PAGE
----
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Enclosing Land, Entangling Labour: Development through Primitive Accumulation in Kuttanad, Kerala
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Enclosing Land, Entangling Labour: Development through Primitive Accumulation in Kuttanad, Kerala


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The paper aims to look at the interactions between colonial geography, developmental geography and ecological geography in Kuttanad region, in the south Indian state of Kerala. It mainly looks at the …

The paper aims to look at the interactions between colonial geography, developmental geography and ecological geography in Kuttanad region, in the south Indian state of Kerala. It mainly looks at the two phases of ‘capitalistic’ accumulation; the early period of kayal (backwater) reclamation and the present period of re-reclamation. Development through primitive accumulation (DPA), actively supported, promoted and managed by the State, is seen to be the common thread in both the periods. One can easily discern that commoning is integral to this continuing process of DPA, which involves appropriation, distribution and production of commons. The extended argument of the paper is that enclosure of land and entanglement of labour- the twin constitutive features of DPA is actualised through what we term as accumulation by urbanisation (AbU) and dispossession by displacement (DbD). The study attempts to explore the consolidation of state, in the form of superimposition of bourgeois forms of property and social relations, through the creation of developmental zones as New Spatialities of Exception (NSEs) in Kuttanad; and the appropriation, distribution and production of various types of commons in the developmental zones of Kuttanad.

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  • 1. enclosing land, entangling labour: development through primitive accumulation in kuttanad, kerala 1 conference ‘the return of the land question: dispossession, livelihoods, and contestation in india's capitalist transition’ on 4-6 march 2014 organised by faculty of arts and australia india institute, university of melbourne, institute of development studies kolkata and indian institute of management calcutta kuriakose mathew phd candidate (sociology) department of humanities and social sciences, indian institute of technology bombay, mumbai email:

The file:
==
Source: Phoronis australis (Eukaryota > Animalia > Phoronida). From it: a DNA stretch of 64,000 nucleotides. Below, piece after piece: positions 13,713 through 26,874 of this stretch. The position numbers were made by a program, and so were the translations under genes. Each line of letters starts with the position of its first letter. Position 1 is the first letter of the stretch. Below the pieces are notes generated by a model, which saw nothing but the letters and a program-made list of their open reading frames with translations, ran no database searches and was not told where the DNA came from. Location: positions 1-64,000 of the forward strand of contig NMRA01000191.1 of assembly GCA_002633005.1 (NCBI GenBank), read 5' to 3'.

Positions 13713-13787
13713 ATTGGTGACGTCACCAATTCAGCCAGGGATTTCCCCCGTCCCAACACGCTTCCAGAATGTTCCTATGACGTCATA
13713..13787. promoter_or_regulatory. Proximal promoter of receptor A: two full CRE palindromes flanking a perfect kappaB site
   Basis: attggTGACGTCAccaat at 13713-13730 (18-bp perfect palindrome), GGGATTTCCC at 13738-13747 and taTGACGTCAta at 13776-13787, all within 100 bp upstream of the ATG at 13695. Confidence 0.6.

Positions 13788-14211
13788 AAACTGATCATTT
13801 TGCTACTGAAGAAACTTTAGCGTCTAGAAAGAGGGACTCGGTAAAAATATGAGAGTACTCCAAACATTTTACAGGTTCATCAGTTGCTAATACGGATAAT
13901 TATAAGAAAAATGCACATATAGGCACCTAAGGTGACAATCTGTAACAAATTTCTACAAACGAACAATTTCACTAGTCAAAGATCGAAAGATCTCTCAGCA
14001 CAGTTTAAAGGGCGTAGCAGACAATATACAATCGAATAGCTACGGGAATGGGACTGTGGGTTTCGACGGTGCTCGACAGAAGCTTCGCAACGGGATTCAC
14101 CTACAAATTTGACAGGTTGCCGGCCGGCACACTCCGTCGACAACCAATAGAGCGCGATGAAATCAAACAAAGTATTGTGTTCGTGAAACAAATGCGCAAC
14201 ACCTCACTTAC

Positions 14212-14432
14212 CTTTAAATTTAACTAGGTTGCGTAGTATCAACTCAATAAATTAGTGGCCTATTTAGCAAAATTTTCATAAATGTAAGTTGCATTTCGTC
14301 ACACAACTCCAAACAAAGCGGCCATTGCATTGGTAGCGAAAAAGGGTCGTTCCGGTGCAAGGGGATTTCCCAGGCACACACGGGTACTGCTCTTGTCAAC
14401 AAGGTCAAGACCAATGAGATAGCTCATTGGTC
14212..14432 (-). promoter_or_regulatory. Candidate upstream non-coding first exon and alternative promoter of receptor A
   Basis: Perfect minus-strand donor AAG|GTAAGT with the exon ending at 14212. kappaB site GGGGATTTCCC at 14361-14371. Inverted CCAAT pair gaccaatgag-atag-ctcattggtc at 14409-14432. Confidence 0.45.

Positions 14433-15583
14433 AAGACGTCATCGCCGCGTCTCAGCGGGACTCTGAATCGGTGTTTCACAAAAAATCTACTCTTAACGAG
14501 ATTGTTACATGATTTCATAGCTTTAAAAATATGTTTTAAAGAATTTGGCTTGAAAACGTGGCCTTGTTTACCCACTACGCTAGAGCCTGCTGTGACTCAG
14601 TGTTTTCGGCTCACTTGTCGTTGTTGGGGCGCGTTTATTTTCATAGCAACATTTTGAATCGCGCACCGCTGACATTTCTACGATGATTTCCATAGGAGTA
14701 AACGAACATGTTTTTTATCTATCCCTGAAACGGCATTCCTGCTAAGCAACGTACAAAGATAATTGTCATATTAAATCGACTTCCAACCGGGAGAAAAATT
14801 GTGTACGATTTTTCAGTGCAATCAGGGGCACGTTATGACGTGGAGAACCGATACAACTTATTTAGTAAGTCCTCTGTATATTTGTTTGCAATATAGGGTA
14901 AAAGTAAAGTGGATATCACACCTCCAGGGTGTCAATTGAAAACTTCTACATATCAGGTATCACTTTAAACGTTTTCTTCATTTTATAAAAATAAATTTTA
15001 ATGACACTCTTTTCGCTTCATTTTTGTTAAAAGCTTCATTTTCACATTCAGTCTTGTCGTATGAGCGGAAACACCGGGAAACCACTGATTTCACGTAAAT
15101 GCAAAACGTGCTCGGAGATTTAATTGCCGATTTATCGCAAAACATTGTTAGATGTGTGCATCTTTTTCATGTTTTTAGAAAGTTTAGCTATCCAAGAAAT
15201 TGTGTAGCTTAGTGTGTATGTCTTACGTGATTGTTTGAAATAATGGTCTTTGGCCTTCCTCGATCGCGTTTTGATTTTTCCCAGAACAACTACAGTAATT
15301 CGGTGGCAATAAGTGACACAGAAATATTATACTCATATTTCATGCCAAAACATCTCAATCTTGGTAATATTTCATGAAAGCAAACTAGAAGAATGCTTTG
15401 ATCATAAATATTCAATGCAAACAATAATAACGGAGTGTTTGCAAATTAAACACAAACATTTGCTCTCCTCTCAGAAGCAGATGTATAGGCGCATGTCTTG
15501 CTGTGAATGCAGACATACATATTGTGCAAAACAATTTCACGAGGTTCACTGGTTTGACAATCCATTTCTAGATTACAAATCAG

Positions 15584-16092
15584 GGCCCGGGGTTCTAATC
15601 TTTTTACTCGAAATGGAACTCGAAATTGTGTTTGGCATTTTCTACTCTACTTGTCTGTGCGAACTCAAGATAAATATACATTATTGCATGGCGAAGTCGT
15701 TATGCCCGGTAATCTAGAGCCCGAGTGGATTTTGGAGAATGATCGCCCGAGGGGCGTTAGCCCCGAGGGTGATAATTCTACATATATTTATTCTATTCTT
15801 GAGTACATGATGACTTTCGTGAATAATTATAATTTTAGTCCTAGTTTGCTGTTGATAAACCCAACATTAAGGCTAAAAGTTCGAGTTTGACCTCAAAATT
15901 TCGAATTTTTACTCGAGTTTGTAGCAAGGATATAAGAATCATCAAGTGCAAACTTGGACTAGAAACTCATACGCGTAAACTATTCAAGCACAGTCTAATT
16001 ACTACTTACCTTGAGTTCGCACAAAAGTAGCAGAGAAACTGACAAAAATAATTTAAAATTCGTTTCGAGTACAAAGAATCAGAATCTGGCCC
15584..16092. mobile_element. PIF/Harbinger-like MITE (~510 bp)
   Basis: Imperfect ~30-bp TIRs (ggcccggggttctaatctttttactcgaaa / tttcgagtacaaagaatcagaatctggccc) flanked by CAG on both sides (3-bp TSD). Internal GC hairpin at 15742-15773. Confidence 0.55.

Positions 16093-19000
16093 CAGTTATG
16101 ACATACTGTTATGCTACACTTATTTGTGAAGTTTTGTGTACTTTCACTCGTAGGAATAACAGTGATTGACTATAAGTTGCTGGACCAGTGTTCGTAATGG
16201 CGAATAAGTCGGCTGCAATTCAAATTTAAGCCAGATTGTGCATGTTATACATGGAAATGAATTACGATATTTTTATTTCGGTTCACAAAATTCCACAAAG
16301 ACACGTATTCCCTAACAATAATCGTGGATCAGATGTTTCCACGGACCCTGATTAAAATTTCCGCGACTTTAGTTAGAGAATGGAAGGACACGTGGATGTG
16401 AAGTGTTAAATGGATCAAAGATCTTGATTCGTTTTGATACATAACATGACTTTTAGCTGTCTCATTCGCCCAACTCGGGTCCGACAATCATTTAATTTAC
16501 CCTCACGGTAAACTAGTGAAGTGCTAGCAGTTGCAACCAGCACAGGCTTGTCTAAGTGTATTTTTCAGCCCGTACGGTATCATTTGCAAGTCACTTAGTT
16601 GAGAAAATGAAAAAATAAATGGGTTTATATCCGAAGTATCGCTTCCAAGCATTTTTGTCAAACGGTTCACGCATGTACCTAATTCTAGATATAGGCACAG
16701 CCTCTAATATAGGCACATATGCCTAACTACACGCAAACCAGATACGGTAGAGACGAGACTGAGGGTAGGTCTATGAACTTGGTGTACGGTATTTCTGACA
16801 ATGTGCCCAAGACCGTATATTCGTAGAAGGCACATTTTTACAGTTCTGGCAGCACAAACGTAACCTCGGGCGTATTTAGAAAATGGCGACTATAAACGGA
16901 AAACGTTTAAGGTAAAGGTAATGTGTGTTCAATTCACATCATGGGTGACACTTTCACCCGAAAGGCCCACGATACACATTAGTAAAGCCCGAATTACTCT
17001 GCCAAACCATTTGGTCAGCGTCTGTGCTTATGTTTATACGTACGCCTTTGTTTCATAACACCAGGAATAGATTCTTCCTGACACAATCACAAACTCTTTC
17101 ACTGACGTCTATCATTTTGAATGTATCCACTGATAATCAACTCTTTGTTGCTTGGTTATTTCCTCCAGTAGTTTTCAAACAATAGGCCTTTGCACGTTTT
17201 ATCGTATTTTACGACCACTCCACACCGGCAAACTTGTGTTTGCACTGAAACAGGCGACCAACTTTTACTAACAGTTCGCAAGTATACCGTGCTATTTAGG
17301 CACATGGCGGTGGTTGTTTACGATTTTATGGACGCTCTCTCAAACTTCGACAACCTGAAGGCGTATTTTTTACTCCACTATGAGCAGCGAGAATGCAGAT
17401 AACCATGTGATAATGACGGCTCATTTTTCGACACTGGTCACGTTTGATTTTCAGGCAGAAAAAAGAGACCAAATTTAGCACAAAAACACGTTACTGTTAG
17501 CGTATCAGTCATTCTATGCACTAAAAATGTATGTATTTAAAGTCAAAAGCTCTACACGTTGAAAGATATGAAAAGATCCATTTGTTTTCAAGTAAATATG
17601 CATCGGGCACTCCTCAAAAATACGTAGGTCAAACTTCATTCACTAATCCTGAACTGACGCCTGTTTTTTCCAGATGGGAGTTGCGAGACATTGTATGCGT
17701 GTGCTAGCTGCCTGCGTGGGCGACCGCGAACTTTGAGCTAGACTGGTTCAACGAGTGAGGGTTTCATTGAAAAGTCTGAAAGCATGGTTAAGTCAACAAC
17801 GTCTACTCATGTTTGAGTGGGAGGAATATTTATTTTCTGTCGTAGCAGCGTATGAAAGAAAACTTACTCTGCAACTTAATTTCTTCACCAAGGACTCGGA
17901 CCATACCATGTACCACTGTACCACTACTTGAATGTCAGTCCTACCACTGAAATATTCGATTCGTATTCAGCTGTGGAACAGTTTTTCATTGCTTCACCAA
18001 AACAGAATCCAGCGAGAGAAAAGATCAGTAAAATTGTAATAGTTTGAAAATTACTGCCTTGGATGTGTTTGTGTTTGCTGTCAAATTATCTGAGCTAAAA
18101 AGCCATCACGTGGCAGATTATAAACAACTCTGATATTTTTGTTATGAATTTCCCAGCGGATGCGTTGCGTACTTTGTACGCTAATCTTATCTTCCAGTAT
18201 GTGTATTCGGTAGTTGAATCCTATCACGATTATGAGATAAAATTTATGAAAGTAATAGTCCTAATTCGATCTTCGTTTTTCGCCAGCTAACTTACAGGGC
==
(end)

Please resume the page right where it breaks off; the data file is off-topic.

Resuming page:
• 2. 2
  • 3. introduction 3  mapping the interactions between colonial, developmental and ecological geographies in Kuttanad.  two phases of capitalist accumulation in kuttanad  early reclamation period (1865 to 1947)  later re-reclamation period (1947 to the present)  understanding and explaining the history of enclosure of nature and entanglement of labour in the region
  • 4. the theoretical framework 4 distributive state apparatus (DSA) the making of developmentalist state in third world as a response to colonisation  the re/distributive functions of the state as a response to multiple dependencies  DSA as a missing link between Althusser’s ideological state apparatus and repressive state apparatus  DSA as the totality of distributive and redistributive functions of the state, which includes differential sets of rewards, punishments, incentives, dis/investments, non/recognition, and resource shifts, with qualitatively and quantitatively varying impact on different sections in society because development is the modus operandi of DSA and it is the enabler of primitive accumulation in kuttanad, the mode of governance could be termed as development through primitive accumulation (DPA)
  • 5. the theoretical framework 5  realising the appropriation-distribution-production matrix in which urbanisation is phenomenon simultaneously a constitutive and resultant  urbanisation is the carrier of capitalist development (development of bourgeois forms of property and relations) in kuttanad; hence, accumulation by urbanisation (AbU)  since dispossession is at the heart of appropriation-distribution- production matrix and displacement of nature and labour is what defines dispossession kuttanad, we call it dispossession by displacement (DbD)
  • 6. the theoretical framework 6  five markers of accumulation and dispossession in kuttanad • • • • • land shift crop shift labour shift technology shift resource shift  the synthesis between internal and external colonialisms in DPA
  • 7. dependency background of the subaltern region 7  a region trapped in dependency and subalternity  fragility of the wetland eco-system and the deltaic formation  below sea level paddy cultivation  five upstream rivers making the region a waterfill or water desert  conflictual co-existence of multiple livelihood options  changing regional vitality in various regimes • chera dynasty-chembakassery and kingdom/british empire-kerala/india kayamkulam chiefdoms-tiruvitamkoor  development of dependency • plantations in uplands-spices export-making of the imperialist market chain-rice importreclamation- salinity and flood management-conflict over commons-mediations by DSAdevelopmental dependency  concentration dependency of oppressed castes/classes and inter-sectional